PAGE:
While called a house-elf in the book Harry Potter and the Chamber of Secrets and subsequent titles, the parallels between hobgoblin stories and Dobby seem strong. Dobby was freed from service when given an article of clothing belonging to the Malfoys. Although the fact that he was a slave and happy to be freed, the parallel to the hobgoblin myth seems direct. Dobby's work was always done out of sight, just as hobgoblins do their work while their families sleep. Although Dobby's subsequent efforts to thwart the Malfoys and their allies go beyond the simple mischief a hobgoblin might commit if annoyed, the similarities are strong. J.K. Rowling hasn't said she modelled Dobby or other house-elves after hobgoblins specifically.
The creature commonly appears in the bestiaries of fantasy role-playing games, where it is portrayed as a larger, stronger, smarter and more menacing cousin of the goblin, but not as high up on the goblinoid hierarchy as bugbears.
In Aidyn Chronicles: The First Mage, hobgoblins are large, thorny brutes that infest the desolate mountain passes of Errormon, home of the Mirari folk. Their leader is Kitarak, who must be slain in a certain point of the game.
In Mage: The Ascension, a hobgoblin is a physical manifestation of a hallucination suffered by a Mage's avatar.
In Exalted, hobgoblins are warrior grunts of the fair folk.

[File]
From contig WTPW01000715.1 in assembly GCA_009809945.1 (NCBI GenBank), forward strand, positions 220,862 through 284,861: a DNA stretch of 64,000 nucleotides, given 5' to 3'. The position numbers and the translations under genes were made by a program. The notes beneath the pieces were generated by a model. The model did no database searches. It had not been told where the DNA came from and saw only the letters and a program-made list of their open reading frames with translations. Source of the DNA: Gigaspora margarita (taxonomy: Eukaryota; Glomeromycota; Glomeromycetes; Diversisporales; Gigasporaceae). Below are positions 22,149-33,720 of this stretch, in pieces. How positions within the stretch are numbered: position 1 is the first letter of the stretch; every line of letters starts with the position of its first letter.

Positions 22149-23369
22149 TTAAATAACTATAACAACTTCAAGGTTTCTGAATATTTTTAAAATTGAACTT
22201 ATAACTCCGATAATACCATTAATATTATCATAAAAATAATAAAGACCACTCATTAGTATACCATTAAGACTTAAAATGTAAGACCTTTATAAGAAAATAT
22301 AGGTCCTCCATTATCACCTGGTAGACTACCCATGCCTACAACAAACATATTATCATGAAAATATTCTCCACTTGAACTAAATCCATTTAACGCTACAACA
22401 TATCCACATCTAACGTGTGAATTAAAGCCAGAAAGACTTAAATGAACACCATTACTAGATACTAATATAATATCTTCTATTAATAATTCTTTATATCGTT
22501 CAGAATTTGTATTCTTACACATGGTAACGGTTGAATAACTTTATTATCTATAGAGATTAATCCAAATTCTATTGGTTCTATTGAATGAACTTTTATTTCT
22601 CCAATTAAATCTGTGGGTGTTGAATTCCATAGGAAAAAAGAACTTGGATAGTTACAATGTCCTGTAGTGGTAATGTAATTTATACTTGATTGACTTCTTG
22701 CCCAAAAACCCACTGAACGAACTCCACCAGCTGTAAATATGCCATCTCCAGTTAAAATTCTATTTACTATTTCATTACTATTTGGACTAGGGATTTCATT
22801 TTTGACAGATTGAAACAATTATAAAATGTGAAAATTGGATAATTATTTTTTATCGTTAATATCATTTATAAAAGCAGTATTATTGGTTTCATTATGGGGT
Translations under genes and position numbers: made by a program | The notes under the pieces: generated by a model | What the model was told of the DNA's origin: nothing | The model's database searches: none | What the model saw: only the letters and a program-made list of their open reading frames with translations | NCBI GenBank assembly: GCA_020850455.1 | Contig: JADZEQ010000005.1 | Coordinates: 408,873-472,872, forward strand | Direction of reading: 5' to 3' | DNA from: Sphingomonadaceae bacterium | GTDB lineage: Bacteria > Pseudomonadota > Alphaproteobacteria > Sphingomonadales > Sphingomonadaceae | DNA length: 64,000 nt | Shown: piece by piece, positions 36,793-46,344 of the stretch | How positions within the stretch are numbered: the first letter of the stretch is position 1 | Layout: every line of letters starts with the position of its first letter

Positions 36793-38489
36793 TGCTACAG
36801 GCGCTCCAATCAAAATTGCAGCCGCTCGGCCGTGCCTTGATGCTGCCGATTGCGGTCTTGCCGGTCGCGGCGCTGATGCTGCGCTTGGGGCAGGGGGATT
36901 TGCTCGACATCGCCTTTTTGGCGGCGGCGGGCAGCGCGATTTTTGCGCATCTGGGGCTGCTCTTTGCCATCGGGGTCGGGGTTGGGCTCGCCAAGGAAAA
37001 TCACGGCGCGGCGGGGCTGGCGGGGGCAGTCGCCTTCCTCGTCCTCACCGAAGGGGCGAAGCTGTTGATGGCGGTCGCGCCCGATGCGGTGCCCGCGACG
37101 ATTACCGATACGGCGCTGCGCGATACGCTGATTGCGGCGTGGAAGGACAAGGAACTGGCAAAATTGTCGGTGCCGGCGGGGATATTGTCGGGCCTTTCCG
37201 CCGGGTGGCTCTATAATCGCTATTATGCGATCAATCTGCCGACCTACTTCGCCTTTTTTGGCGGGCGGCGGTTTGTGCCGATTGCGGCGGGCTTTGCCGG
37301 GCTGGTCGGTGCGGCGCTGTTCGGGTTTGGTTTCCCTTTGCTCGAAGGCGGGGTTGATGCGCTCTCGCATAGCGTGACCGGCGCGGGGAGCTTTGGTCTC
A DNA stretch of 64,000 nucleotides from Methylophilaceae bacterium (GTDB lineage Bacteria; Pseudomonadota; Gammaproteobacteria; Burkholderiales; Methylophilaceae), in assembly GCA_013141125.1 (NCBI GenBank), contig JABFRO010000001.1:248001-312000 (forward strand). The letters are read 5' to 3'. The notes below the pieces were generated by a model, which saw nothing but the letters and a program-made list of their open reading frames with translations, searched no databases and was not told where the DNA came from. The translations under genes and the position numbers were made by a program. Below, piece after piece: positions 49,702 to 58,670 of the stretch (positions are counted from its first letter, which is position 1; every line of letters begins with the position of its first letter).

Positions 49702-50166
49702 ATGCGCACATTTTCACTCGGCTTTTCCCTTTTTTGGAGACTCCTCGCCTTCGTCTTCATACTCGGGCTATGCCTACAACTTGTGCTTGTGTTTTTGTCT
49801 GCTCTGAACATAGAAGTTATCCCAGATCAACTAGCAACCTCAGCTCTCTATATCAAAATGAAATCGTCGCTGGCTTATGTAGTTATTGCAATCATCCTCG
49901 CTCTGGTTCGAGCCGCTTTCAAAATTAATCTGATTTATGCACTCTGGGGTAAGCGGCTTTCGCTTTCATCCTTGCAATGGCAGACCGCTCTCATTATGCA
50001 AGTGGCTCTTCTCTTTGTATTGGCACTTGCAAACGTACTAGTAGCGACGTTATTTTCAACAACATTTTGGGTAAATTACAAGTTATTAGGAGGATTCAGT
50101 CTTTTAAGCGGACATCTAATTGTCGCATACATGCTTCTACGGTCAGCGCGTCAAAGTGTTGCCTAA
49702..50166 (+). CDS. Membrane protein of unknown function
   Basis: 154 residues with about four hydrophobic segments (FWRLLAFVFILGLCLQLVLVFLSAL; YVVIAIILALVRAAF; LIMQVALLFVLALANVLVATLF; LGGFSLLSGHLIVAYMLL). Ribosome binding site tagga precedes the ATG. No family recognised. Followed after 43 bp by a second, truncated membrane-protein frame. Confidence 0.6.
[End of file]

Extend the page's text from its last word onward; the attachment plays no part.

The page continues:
In Flintloque, hobgoblins are a race similar to the Welsh who come from the land of Taffsea and fight for the Grand Alliance with the orcs of Albion. They portray various Welsh stereotypes, often being named as the Boyos of Taffsea, and their cavalry ride on war sheep.
In Changeling: the Lost, hobgoblins are strange fae creatures that live within the hedge that divides Arcadia and the mortal world.
Comic books and manga
In Ao no Exorcist (Blue Exorcist) Behemoth is a hobgoblin. He is the familiar of Amaimon. Whenever Amaimon is not fighting, Behemoth is usually seen with him. Behemoth is usually led around by Amaimon using a leash. Behemoth also carries out Amaimon's orders and will participate in fights if Amaimon orders it.
In Wild and Horned Hermit, a manga series that is part of the Touhou Project universe, hobgoblins are introduced to the story's world as foreign youkais who are friendly and helpful with household chores, despite appearing as horrific creatures and feared by children.
- Huey and The Hobgoblins are an 8-piece band from Drogheda, Ireland.
- The name of Icelandic progressive rock group Þursaflokkurinn translates as "The Hobgoblins" in English.
- The Fall released a song called "City Hobgoblins" in 1980.
- Hobgoblin is also a punk band from Newport, South Wales.
- Hobgoblin is also the name of a strong dark ale produced by the Wychwood Brewery (England).
- Hobgoblin Clothing is a clothing manufacturer in Australia that caters to the adventure sports fraternity.
- The hymn To be a Pilgrim, written by John Bunyan, – which includes a verse in which the first line reads, "Hobgoblin nor foul fiend/Shall daunt his spirit."
- Briggs (1979) p.32 p.100
- "Self-Reliance". Emersoncentral.com. Retrieved 2013-09-09.
- "Huey And The Hobgoblins". Thehobgoblins.com. Retrieved 2013-09-09.
- "Hobgoblin Clothing, mens and womens wholesale adrenaline clothing". Hobgoblinclothing.com. Retrieved 2013-09-09.